Sodastream trials beer concentrates which create 5% lager

Sodastream have tested the Beer Bar in Germany, Switzerland and AustriaSodastream have tested the Beer Bar in Germany, Switzerland and Austria
Sodastream have tested the Beer Bar in Germany, Switzerland and Austria
Sodastream is looking to lock down a beer partnership that will help shake up the home brewing market and push its carbonated water machines into a growing number of homes across the UK.

Chief executive Daniel Birnbaum said the Israeli company is in discussions with potential partners that will help roll out beer concentrates to pair with its machines in the next 12 months.

"We're talking to some beer partners - actually, globally - because we'd rather launch with a beer brand rather than enter that alcohol category.

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"We want a partner's brand on this thing and also their supply chain.

"We're waiting for the announcement on our partner, and then we'll take it from there."

It comes after test trials in countries including Germany, Switzerland and Austria, which saw Sodastream offer concentrates that create a 5% lager with its machines, which use gas cylinders to carbonate regular tap water.

Mr Birnbaum said the move could open up opportunities in a number of markets where beer consumption is high, including Germany, Australia, the US, Canada and the UK.

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"It's a lot quicker and easier and of a high-quality product to do home brewing with Sodastream than it is to go ahead and do your own existing home brewing the way you do it right now," he said.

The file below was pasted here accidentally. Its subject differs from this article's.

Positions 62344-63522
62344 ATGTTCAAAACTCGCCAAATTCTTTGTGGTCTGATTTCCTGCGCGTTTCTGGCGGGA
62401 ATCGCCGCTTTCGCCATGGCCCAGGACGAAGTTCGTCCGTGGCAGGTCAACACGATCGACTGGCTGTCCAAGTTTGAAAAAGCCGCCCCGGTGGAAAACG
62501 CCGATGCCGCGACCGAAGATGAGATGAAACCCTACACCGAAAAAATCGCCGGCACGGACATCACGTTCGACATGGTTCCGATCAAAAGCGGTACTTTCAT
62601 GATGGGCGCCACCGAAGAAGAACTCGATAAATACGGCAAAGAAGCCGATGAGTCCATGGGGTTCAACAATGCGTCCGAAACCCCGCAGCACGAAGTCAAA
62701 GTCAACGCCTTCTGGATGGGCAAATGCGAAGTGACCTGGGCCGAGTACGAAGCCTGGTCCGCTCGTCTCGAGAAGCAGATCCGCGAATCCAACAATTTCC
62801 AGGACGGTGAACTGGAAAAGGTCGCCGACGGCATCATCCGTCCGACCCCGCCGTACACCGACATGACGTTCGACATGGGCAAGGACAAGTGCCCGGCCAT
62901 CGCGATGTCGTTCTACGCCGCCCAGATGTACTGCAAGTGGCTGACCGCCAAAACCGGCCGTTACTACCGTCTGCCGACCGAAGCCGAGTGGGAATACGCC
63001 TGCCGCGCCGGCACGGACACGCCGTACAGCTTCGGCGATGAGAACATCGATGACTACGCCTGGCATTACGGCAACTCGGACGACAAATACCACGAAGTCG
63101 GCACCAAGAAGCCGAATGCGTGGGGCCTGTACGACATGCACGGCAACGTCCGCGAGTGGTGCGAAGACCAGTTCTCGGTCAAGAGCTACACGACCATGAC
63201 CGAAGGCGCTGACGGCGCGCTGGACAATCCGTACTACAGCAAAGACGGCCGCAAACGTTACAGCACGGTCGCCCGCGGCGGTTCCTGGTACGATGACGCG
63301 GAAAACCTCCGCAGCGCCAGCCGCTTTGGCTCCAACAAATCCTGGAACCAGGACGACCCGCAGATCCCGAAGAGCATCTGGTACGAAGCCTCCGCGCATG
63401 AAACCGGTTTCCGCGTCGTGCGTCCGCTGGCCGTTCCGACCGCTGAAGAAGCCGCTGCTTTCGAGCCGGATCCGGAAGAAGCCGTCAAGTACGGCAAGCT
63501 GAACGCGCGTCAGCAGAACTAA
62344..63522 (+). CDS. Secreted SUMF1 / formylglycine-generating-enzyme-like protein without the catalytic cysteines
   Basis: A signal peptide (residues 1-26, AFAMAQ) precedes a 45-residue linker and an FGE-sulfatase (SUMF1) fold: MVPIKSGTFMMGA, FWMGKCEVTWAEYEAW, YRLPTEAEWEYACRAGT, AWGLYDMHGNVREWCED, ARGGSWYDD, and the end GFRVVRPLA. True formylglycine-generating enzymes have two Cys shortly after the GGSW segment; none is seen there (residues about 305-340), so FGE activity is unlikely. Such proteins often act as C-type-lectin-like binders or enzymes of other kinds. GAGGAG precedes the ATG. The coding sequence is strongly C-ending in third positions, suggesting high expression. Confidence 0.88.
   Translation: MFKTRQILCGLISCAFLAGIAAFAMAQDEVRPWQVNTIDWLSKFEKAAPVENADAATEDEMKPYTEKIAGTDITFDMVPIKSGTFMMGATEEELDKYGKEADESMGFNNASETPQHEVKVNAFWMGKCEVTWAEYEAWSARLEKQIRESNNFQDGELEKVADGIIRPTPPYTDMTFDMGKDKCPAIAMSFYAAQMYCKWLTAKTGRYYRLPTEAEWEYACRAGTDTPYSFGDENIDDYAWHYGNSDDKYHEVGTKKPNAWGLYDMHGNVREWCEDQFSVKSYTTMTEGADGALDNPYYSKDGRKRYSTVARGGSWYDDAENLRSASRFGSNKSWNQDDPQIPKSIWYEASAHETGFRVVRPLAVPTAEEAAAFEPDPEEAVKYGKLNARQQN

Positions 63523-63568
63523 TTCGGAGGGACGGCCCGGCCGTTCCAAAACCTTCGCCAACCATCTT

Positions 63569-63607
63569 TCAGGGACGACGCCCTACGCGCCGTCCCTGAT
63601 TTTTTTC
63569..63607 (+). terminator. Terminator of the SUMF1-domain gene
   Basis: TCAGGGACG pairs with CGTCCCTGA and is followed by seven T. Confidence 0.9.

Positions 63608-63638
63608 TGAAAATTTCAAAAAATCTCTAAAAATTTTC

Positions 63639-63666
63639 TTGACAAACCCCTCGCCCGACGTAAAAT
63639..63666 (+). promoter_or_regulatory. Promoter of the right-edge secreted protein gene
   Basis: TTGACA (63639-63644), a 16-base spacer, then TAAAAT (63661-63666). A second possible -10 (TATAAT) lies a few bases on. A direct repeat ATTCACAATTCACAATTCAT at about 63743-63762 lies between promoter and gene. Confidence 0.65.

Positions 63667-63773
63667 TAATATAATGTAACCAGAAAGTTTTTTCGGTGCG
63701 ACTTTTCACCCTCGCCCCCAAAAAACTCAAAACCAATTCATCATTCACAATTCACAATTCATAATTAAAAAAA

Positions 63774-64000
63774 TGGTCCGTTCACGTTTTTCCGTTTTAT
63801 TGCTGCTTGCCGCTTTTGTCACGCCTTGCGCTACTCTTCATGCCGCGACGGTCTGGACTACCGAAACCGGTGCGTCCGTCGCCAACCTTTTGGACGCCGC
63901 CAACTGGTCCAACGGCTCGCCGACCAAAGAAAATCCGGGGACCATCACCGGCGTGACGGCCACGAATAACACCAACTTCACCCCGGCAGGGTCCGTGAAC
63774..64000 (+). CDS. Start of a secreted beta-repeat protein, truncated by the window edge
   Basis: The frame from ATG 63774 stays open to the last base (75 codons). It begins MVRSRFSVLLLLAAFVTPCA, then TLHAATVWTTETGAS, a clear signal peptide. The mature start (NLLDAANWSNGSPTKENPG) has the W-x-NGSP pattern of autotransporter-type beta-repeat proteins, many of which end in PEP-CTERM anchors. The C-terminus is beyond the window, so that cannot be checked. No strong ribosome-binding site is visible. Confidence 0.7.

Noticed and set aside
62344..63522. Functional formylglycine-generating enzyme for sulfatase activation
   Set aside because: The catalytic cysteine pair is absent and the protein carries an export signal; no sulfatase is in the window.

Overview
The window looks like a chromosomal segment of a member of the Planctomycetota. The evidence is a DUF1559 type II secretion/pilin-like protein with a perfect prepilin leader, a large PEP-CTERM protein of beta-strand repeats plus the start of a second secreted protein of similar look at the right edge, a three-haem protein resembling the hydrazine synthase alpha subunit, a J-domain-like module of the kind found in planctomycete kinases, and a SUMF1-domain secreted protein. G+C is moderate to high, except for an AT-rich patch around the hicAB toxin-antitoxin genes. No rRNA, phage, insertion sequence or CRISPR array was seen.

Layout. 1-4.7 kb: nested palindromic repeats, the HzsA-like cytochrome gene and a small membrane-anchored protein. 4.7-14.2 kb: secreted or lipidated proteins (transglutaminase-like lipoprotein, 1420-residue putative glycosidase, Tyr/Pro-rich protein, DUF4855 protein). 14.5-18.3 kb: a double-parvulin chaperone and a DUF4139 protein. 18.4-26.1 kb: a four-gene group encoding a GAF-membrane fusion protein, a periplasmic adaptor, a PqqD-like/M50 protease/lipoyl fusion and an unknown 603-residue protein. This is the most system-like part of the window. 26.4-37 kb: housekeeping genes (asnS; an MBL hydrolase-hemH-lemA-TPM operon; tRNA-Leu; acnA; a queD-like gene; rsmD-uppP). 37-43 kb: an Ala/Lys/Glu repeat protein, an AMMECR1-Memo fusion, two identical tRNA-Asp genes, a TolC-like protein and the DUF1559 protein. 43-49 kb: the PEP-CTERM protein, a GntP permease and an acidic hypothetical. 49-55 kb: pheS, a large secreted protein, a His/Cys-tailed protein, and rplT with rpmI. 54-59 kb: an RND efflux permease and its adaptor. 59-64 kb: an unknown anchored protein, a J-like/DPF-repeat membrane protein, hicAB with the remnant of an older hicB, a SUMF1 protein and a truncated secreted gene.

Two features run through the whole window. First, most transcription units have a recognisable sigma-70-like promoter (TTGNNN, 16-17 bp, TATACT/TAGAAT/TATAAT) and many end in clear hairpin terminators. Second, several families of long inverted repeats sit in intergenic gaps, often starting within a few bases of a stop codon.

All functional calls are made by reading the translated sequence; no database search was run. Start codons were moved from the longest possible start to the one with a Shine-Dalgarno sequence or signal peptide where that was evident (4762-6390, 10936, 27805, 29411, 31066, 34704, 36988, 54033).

He stressed that sparkling water continues to be Sodastream's bread and butter, while ventures into beer are just "a hobby".

The Israel-headquartered firm has its roots in early 20th century Britain, and is trying to revive interest in the UK where household take-up is lagging behind its 1970s heyday when penetration was around 50%, Mr Birnbaum said.

"There's a lot of fond memories here. If you grew up in the UK, typically anyone who's over 30 or 35 will remember Sodastream as a child ... the awareness here is north of 80%, so that's a good thing."

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He said he is aware that consumers are more concerned about household finances as a result of the Brexit vote, particularly following the pound's collapse which has made everyday goods more expensive for shoppers.

But while the company was forced to raise its UK prices by around 10% in January, Mr Birnbaum said Sodastream would not be shifting any of its focus away from the UK, even if Britain and Israel - where its machines are manufactured - fail to strike a free trade agreement.

"We're not guided by that kind of stuff anywhere in the world. We're in 45 countries in the world and we don't decide whether to be in a market because of a free trade agreement of the lack of. It's not important."

However, Mr Birnbaum said he does expect a deal to be struck.

"There is a free trade agreement between the European Union and Israel and that should continue regardless of Brexit. There's no reason why not."